Where “Planet of the Apes” falls apart, though, is in the story. Even though this is a remake and there is a different twist at the end of the film, there just isn’t enough new material provided. The first few minutes with the space station and the electro-magnetic storm is pretty cool, but as soon as the story touches ground the film takes on a familiar appearance and plot. Human pilot crash lands onto a planet, discovers apes are at the top of the evolutionary ladder and in control, and gets captured. He immediately starts planning escape.
Mark Wahlberg starts as Captain Leo Davidson, the human pilot who crash-lands on the planet of the apes. He’s briefly shown as sympathetic to his chimp buddies on the space station, then gets plopped down into confrontations with their successors. Wahlberg usually plays an action hero to a degree, or at least a man capable of violence. His recent foray in “Shooter” shows that, and even “Invincible” depicts him as a physical character. He’s extremely competent at showing different facets of character, but Davidson the character is simply too wooden. There’s nothing there for Wahlberg to work with. In addition, there are inconsistencies with his character. In the movie, Davidson never shows beard growth, so either everything took place in one day, or his beard doesn’t grow. He underreacts to everything around him, but that appears to be more a problem with the script than with his ability.
The ape society consists of chimpanzees, orangutans and gorillas, and the three groups don’t always get along. Tim Roth plays chimpanzee General Thade and turns on the menace. His portrayal of Thade as a cunning and selfish schemer is great, but even he wasn’t given his due by the script. His “monkey” attack on the two guardsmen he kills to silence them so they won’t review the secret of the space pod is fantastic.
Helena Bonham Carter proves herself to be a great character actress as she portrays Ari, the daughter of a rich chimpanzee (David Warner). She turns out to be something of a bleeding heart who thinks that humans and apes can learn to live together. Her body acting is absolutely stunning. Her movements are dynamic and sell the character quite well. The fluid way she moved along the roots and vines on the walls of the ape city was well done, and her frightened reaction to the lake was something a viewer would expect on “Animal Planet”.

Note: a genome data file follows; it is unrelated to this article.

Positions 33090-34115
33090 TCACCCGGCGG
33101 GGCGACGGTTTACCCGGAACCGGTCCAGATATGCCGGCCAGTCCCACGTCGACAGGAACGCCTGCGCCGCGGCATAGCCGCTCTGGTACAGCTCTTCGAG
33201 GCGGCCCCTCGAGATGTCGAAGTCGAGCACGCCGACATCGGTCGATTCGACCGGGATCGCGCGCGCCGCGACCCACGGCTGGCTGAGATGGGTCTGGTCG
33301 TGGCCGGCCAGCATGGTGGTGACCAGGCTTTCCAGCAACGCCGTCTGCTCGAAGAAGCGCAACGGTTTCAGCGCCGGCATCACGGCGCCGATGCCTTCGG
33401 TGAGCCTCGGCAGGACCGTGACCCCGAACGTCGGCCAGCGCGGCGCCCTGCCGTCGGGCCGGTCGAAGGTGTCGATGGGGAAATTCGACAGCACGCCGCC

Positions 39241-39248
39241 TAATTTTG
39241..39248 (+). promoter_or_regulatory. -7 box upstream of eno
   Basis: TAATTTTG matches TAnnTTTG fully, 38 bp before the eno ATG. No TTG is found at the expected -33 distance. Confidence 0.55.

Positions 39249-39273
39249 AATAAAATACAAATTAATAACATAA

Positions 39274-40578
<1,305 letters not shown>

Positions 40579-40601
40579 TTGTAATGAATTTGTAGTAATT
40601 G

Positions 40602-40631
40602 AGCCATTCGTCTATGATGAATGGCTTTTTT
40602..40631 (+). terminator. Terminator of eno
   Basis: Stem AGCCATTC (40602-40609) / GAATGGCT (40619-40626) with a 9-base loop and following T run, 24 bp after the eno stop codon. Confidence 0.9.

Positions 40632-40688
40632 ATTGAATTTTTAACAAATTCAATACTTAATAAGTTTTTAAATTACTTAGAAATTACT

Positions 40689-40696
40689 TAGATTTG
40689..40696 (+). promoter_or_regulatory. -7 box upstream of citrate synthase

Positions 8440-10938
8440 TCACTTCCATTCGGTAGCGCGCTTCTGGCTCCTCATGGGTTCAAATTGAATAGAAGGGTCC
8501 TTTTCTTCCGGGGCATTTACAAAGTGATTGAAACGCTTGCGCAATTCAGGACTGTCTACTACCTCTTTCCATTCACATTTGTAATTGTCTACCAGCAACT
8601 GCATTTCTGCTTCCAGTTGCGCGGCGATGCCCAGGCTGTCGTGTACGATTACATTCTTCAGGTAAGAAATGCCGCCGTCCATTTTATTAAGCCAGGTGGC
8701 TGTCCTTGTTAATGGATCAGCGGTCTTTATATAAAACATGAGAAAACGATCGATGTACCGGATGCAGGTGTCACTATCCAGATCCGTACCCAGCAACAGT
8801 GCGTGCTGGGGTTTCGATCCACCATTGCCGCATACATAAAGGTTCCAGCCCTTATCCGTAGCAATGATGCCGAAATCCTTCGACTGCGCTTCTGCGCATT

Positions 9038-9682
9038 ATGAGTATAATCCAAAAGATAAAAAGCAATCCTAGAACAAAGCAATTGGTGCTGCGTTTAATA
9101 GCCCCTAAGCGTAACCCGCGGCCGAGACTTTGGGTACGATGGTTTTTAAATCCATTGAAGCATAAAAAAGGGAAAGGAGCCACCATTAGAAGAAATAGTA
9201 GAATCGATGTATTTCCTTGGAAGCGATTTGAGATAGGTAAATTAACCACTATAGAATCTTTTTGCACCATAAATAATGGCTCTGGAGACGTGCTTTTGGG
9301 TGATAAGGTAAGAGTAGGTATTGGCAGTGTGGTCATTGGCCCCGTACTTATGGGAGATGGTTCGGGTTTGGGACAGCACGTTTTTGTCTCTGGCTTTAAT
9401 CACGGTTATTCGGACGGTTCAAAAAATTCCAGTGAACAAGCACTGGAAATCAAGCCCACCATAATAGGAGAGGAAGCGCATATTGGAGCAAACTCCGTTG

Attar, a gorilla, is played by Michael Clarke Duncan as a threatening, bristly force. His deep voice fit the role perfectly.
Karubi, a human being played by Kris Kristofferson, just doesn’t work. Kristofferson, who can be a good actor, just wasn’t given anything to do except wear an animal skin and die nobly. That role kind of works if there’s been some build-up leading to it, but Karubi is a non-entity in the scheme of things. He was a familiar face in a sea of primate features.
Estella Warren is a waste on screen but it’s not her fault. Like Kristofferson, she’s never given a chance to be more than eye candy in the movie. Her grief for her father Karubi is downplayed, and her heroic effort to save a little girl gets handed off, literally, almost as soon as she picks the child up.
Paul Giamatti was my personal favorite in the film. As Limbo, the orangutan slave trader, he had the opportunity to just be himself. Unfortunately, every time he opened his mouth and said something, I mentally stripped the make-up off him and saw him as he was: a guy acting like an ape. His presence turned the film into more of a spoof at times, but I enjoyed watching him work and ended up cracking up again at the things he said and the way he acted. The epitome of how badly the movie got off-base at the end, though, comes when Limbo is taken captive by Davidson and asks, “Can’t we all just get along?”
Although the video and audio presentation of the Blu-ray disc are pumped up and are beautiful, there’s simply not enough here to justify the expense of adding a Blu-ray version of “Planet of the Apes” to your collection. The absence of special features alone is a red flag. However, for fans of the movie, there’s not a better form in which to enjoy “Planet of the Apes”.